So why did he venture out to Azerbaijan in the first place? “It’s a new opportunity. I’d never been here before and everything is new. When I went back to Lithuania to two years I go I thought that was it and I would finish my career there. Football is strange, though, and you never know what can happen. One day I got a call asking if I would try Azerbaijan and I just said, ‘okay, why not?’ When I came here the first three months were very difficult and it makes it hard to stay without my family. After this season, we will see what happens.”
When he returns to his homeland for a third time, it will be for keeps. Velicka knows he is in the twilight of his career when opportunities are generally restricted to a select few. No more of the days when he was an FBK Kaunas player bursting with drive and ambition to secure the holy grail of a move to Tynecastle.
“When Romanov bought Hearts, it was an opportunity for all players in Lithuania, not just at Kaunas,” said Velicka. “It was a good thing for football in Lithuania because everybody wanted to go to Scotland to show themselves. Players even wanted to join Kaunas because everybody knew that if you played well at Kaunas you would get a chance in Scotland with Hearts. Nobody goes to Lithuania to scout players or watch matches, so that was a good chance for all the players in Lithuania.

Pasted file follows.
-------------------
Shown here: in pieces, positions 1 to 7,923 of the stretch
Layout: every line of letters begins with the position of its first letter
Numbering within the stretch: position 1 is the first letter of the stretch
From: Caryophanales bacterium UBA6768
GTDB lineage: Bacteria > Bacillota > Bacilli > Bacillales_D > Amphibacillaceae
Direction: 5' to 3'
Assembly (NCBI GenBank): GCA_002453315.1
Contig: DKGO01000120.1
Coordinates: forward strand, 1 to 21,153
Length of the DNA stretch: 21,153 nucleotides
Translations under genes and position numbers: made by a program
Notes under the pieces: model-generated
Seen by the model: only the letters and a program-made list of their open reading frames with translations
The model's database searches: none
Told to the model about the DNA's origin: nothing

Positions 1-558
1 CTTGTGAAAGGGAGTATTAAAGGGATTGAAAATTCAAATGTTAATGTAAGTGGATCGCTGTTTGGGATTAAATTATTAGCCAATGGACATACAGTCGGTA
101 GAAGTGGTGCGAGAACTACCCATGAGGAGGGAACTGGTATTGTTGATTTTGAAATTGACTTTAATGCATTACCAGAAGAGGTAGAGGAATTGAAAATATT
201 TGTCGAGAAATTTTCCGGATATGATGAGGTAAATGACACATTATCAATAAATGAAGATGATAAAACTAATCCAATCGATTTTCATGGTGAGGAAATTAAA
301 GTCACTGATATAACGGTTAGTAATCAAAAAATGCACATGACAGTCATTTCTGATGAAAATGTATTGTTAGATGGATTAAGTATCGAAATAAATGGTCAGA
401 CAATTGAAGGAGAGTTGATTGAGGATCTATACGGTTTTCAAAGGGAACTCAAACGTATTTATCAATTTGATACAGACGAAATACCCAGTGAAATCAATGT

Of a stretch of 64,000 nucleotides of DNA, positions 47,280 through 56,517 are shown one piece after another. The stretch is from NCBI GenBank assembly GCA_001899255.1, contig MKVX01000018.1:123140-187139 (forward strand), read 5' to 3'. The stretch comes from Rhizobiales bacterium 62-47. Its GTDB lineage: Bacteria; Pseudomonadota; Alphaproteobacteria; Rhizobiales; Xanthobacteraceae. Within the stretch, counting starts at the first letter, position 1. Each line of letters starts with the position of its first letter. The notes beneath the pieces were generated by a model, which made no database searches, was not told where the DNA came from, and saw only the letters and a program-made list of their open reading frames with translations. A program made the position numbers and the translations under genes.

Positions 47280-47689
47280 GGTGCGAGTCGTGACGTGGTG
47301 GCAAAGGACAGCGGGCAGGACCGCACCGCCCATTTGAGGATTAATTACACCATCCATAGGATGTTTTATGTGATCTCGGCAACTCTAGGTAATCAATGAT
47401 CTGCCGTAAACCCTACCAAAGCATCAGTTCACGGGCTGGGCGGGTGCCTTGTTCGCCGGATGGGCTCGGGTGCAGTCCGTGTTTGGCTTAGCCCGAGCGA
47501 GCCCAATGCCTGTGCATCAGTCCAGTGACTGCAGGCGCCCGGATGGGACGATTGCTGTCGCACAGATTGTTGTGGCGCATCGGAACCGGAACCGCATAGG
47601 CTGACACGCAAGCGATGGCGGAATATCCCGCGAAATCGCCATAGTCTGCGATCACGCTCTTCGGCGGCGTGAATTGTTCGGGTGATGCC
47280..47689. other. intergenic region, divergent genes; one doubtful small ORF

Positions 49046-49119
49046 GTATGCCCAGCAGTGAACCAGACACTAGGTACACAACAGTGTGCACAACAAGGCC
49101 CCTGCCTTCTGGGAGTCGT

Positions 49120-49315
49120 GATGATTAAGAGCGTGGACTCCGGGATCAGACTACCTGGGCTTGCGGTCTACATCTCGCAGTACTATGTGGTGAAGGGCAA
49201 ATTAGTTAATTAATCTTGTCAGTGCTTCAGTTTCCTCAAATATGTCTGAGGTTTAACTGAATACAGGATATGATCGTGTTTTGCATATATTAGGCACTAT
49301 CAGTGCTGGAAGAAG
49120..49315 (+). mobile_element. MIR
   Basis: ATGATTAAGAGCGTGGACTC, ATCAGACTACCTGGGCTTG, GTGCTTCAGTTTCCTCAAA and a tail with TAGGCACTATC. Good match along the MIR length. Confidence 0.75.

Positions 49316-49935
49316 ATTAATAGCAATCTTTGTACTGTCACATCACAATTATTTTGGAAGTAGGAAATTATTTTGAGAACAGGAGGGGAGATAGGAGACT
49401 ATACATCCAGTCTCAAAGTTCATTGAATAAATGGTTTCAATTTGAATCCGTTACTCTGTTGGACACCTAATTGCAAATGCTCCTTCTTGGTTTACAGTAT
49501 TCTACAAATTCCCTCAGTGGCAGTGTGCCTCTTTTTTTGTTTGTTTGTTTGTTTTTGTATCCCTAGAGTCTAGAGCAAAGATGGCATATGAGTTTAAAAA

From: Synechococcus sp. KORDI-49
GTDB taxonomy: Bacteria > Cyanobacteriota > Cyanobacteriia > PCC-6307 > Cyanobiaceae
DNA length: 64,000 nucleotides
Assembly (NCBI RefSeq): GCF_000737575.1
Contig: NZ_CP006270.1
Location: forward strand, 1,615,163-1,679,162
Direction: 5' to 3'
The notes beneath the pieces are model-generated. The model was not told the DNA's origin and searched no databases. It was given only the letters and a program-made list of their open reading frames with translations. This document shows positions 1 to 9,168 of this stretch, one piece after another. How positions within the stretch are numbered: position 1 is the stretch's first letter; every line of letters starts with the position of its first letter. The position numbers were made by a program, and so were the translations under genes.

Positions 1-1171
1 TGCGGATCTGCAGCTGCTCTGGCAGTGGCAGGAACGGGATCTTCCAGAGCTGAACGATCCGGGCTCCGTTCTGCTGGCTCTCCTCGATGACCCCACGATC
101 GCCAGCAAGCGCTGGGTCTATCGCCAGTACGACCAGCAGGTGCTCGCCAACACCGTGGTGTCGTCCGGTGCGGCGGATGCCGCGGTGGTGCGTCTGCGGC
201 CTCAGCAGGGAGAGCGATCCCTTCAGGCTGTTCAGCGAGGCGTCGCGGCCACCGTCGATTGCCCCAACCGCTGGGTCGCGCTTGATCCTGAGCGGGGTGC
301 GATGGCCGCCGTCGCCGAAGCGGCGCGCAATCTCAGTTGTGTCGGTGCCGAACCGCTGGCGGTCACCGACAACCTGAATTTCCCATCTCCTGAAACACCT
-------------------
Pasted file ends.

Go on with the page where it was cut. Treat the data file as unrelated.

“I had a great time at Hearts, it was a great time in my life. I think it’s a big shame that there now money problems there. Hearts is such a big club. I can understand Romanov because he now has his basketball team, and in Lithuania basketball is huge. His team plays in the Euroleague with 50,000 supporters at every game. I think that is his priority now. I just hope everything is okay at Hearts and that somebody with big money comes in to save the club.”